But this great lord put himself to the trouble to sit up night after night to tend to Mr. Frodo. Better, he let me stay with him too. It was touch and go, Rosie. There was some sliver of the knife in Frodo’s wound and they had to work it out. He was that close to death, I go cold thinking of it. I knew then, like you do during a long watch at night when things seem blackest, that we were caught up in a dangerous business, and that I could never, ever leave him again. When he got up for the first time, Rosie, he looked into a mirror and saw what I saw, not a hobbit any more, but a pale little shadow of the gentleman who left Bag End.
‘We’re set on a journey, Sam’ he said to me ‘..and there is no turning back..’
You see, we had this thing, this powerful, dangerous possession of the Enemy. I won’t tell you just what, it’s enough to tell you that all the peoples of Middle Earth sent messengers to a council called by Elrond as soon as he saw what we had. But Rosie, it were no good! All those fine folks, and what did they decide to do? Let Mr. Frodo go on alone into Mordor to bring this…thing….back to be destroyed! A hobbit! Just a plain simple hobbit! I was that upset, I jumped up from where I was eavesdropping….yes, Rosie, I know you warned me off doing that, and so did Gandalf, but I just had to, and it turned out for the best, because Lord Elrond, after some sarcastic remark about me not having an invitation, let me go on with Mr. Frodo to Mordor.
I know what you are thinking, Rosie; did I not think of you, waiting back in the Shire? Did I not think of the Shire at all? Well, you see, that was the thing; we knew, on account of what this Thing was, that if we let it slip back into the wrong hands, we wouldn’t have a Shire, Rose. It’s not exaggerating, we’d be trampled, like the people of Gondor and Rohan, it was only a matter of time.
So you see, Rosie, I was thinking of you, only indirectly. I hope you understand….
After the council was over, I went back to the room with Frodo. He sat on the bed and he looked so forlorn, Rose, it would have broke your heart. For he knew then he would not be going back, not for a long time, perhaps not forever. And there came a knock on the door and who was it but Strider. Only now we knew he was not just some scruffy woodsman, he was some kind of king, Rose! Not that you would know to look at him, but Lord Elrond, and even some other Elf that was there, Legolas Greenleaf, deferred to him with great respect, although it seemed to bother him. Anyway, he came in and knelt down and asked Frodo could he come with him. And that lit up Frodo’s face with such joy and hope that it gladdened my heart too. He swore to protect Frodo, and from then on he sort of became our leader, advised by old Gandalf too, of course…and that is how we are now, about to set off….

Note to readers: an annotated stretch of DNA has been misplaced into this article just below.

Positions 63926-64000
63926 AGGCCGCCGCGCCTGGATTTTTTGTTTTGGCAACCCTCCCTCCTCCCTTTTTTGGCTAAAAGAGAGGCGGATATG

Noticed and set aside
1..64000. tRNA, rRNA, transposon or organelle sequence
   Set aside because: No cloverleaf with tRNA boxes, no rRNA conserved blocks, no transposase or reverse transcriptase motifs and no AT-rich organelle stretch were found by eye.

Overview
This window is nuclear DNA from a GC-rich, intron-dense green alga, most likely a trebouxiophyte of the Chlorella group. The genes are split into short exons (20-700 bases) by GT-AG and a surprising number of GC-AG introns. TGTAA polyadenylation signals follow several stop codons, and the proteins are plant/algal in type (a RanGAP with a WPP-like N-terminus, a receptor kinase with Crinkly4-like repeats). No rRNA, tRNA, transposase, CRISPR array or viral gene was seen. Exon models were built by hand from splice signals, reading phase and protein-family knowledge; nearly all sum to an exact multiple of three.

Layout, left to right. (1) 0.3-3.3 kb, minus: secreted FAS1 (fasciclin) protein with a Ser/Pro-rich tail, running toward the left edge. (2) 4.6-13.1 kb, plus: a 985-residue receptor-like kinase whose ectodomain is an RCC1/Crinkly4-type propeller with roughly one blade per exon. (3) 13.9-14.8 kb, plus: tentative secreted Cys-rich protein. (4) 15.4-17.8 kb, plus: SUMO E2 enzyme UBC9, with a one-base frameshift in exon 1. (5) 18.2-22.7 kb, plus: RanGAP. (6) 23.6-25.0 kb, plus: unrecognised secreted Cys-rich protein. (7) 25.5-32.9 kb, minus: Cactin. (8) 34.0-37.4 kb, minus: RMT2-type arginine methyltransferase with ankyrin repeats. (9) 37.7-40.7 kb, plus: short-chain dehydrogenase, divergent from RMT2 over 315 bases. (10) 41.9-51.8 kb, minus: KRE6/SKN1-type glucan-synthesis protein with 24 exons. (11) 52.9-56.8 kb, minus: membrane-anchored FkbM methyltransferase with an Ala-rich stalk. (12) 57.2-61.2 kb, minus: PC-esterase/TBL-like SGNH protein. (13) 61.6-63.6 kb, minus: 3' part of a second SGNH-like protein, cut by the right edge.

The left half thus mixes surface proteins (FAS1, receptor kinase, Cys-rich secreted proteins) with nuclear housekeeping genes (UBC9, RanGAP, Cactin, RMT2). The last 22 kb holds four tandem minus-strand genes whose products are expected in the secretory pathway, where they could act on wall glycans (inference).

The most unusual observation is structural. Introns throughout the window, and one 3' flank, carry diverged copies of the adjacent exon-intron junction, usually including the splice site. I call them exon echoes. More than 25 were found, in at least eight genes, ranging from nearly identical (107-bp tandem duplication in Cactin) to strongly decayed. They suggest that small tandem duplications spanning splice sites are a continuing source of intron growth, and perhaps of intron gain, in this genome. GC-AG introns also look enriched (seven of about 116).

Bilbo is calling me. They are ready to set off, and I must finish this letter.
Now Rose you are a darling lass, but you are bright as a button and you have been thinking to yourself ‘if this thing is so important and so dangerous, why is Sam risking everything by telling me about it?’
You are right, Rosie. Not that I don’t know you can keep a secret, but letters can go astray, or fall into the wrong hands. The truth is, this letter is not to be sent at all, unless….unless Mr. Bilbo gets word that our journey has failed, and we are not coming back. This is my goodbye, Rosie.
To be honest, lass, I don’t intend to not come back! But Mr. Bilbo wanted something to send rather than his own poor words, should the worst come to the worst. And Mr. Frodo, who is a more solemn soul since his illness, agreed with him.
It is winter now, Rose, but soon it will be spring in the Shire. Enjoy every apple blossom and lilac tree, every little stream and beech grove, remember that was why we did it. Why we would do it again….